Unity. That is the message U.S. President Joe Biden is sending to Russia and the world during his trip to Europe. His point: Western allies – the United States, the European Union, and NATO – are standing shoulder to shoulder in support of Ukraine as Russia continues to attack the war-torn nation.
Biden’s quick visit to Europe includes a stop in Brussels for emergency NATO and EU summits as well as meeting with leaders from the Group of 7. Biden then heads to Poland to meet with Polish President Andrzej Duda. While speaking to reporters in Brussels on Thursday, Biden revealed that he requested the meetings to show Russia that the U.S. and its allies in Europe will not “crack.”
Over the last month, the West has moved with surprising cohesion, imposing crushing sanctions that target Russia’s economy. The West is also providing significant financial aid and military equipment to Ukraine Biden looks to continue this high level of coordination between the U.S. and its European allies, along with announcing new sanctions on Russia while unruffling any feathers among alliance members who want to provide offensive weapons to Ukraine and those who fear an escalated conflict with Russia. Above all, his trip centers on to ensure the United States and Europe stay united in the face of the biggest conflict on the European conflict in decades However, minor fractures are beginning to show in the alliance’s united front.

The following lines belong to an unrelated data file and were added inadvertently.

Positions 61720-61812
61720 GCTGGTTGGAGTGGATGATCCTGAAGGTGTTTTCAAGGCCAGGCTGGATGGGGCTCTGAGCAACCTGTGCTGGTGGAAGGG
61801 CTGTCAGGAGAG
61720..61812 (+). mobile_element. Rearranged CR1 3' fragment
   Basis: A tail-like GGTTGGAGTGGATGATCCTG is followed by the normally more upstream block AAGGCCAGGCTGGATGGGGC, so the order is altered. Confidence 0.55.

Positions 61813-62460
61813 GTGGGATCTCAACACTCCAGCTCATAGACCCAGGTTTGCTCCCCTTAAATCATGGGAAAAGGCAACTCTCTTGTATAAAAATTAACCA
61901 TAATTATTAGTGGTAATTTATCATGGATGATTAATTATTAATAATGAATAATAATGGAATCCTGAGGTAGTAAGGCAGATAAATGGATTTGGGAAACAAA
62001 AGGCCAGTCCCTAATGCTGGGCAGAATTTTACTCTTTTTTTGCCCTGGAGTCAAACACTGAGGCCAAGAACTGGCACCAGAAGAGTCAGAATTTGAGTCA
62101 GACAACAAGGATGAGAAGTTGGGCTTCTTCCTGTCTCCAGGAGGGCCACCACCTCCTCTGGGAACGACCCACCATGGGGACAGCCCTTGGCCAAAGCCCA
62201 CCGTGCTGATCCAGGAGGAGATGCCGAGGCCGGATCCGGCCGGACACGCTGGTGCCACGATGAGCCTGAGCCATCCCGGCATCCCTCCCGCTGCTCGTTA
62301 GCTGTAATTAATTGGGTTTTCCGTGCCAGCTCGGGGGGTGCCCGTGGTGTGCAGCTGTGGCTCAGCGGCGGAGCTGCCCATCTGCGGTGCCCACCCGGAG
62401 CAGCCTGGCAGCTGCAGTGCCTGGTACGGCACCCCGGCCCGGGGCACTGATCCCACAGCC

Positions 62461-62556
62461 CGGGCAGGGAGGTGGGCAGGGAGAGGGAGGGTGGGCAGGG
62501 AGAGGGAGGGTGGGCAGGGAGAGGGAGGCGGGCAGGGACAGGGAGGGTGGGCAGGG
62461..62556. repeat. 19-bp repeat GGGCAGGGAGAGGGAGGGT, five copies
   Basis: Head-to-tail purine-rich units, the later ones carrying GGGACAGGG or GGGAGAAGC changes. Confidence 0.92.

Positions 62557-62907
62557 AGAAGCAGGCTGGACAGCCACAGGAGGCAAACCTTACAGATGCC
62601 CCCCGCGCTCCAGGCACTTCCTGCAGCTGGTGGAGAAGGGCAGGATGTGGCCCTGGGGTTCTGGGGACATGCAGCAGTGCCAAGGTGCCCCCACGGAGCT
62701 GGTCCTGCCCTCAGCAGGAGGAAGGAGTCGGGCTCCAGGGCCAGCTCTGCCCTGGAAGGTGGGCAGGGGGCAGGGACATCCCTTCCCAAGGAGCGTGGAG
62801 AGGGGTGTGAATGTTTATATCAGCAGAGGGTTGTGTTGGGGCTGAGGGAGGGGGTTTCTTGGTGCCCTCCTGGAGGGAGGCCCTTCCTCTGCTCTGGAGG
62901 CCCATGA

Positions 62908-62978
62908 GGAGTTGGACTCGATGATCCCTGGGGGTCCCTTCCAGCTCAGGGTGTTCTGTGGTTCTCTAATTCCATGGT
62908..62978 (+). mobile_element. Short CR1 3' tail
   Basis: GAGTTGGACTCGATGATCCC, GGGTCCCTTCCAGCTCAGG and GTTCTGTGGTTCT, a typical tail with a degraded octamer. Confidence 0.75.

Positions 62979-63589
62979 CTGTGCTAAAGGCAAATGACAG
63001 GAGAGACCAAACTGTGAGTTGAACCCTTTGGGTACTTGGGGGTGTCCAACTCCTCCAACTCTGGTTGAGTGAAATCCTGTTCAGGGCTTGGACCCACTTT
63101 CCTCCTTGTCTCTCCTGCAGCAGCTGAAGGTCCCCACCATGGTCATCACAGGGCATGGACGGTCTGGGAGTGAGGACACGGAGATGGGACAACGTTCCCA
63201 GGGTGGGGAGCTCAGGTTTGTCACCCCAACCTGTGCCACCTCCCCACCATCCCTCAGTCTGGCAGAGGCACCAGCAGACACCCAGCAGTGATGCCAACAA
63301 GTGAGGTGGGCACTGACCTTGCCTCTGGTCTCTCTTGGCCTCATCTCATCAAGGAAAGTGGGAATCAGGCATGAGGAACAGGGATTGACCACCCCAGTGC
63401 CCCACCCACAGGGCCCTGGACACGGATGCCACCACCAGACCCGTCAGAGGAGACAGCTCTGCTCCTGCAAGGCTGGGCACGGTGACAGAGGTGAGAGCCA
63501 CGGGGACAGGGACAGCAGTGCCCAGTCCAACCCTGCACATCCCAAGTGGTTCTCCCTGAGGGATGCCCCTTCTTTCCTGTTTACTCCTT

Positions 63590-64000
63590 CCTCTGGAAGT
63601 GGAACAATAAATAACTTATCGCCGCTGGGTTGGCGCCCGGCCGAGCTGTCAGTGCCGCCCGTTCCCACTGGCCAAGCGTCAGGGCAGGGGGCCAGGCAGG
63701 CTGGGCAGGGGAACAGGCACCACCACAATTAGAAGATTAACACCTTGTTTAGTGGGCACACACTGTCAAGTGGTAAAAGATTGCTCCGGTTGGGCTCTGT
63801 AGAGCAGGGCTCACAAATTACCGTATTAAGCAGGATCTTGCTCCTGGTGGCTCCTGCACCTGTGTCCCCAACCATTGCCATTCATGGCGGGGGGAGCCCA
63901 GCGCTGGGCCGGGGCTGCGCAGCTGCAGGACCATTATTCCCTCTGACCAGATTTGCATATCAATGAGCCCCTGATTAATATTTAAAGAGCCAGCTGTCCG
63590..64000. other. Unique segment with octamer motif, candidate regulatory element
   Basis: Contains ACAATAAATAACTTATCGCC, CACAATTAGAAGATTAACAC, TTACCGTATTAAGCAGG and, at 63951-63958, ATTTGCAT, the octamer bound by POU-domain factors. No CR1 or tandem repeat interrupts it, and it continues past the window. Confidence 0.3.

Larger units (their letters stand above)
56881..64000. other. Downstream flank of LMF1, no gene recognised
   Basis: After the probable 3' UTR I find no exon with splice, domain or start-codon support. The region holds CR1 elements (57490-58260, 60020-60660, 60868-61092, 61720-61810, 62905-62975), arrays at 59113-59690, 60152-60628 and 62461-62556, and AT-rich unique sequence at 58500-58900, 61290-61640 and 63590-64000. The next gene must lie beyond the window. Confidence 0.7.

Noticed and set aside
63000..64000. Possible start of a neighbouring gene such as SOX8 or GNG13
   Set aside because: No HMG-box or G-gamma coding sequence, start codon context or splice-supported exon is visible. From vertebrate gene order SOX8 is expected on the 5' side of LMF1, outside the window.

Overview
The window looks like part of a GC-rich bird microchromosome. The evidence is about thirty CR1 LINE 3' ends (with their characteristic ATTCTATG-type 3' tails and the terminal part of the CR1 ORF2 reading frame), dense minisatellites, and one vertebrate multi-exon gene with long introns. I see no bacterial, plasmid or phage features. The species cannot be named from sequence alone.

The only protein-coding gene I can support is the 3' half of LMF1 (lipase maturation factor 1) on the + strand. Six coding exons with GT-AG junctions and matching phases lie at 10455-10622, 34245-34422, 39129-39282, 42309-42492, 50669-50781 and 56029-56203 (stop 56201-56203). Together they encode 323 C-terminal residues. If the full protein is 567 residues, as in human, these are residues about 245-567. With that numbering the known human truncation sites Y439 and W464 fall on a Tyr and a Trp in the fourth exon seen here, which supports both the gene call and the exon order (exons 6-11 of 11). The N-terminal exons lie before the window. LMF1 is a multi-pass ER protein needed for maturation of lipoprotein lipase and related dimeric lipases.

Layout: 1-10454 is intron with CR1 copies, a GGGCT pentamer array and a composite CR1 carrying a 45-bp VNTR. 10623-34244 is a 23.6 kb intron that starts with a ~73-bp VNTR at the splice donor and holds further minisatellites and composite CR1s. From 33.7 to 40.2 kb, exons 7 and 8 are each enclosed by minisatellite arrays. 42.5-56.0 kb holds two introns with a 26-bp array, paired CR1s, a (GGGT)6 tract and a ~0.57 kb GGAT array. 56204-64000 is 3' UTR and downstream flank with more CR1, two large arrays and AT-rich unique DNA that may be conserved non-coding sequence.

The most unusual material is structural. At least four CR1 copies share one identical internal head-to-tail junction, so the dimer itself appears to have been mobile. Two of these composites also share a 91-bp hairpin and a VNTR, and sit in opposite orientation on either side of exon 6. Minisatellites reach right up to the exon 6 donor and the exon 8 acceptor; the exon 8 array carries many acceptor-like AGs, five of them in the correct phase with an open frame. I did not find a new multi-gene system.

Weaning Europe Off of Russian Energy
The United States and its European allies have imposed unprecedented sanctions on Russia as result of its invasion of Ukraine, targeting key sectors of the Russian economy. However, there is a divide between the United States and Europe on how far each side is willing to go to impose the sanctions.
Earlier this month, Biden announced that he was banning all U.S. oil and gas imports from Russia while the European Union disclosed a plan to cut Russian gas imports by two thirds over the course of the year. The United States is showing more willingness to punish Russia by targeting its energy sector in comparison to Europe’s more ambivalent response.
Yet, Europe has balked at some of the sanction ideas from the United States. While Europe has tightened some sanctions on Russia, they’ve stopped short of blocking Russian oil and gas due to its heavy dependence on Russian energy, which supplies roughly 40 percent of Europe’s gas.
Interestingly though, despite its dependence on Russian energy sources, Germany – perhaps unexpectedly – halted the Nord Stream 2 pipeline, an extensive energy project worth $11 billion which connects Russia and Germany, after months of ambiguous and non-committal statements. Weaning Europe, particularly Germany, off its dependence on Russian energy will likely prove to be a difficult task for the United States.
That does not mean the United States will stop trying. Biden proclaimed that the United States would send more natural gas to Europe as part of its effort to break Europe’s dependence on Russian energy as well as diverting energy shipments from Asia. This solution is likely to be a stop-gap, though, as analysts anticipate that building enough terminals in the U.S. and in Europe could take two to five years.
Moreover, the United States doesn’t have the capacity to export more gas to Europe any more than Europe has the capacity to import more. While Russian exports of natural gas and oil have remained steady during the first month of the war in Ukraine, countries primarily in Central and Eastern Europe have made clear the unwillingness to take the economic hit that would result from any limits imposed on Russian energy.
NATO Unity Across the Board…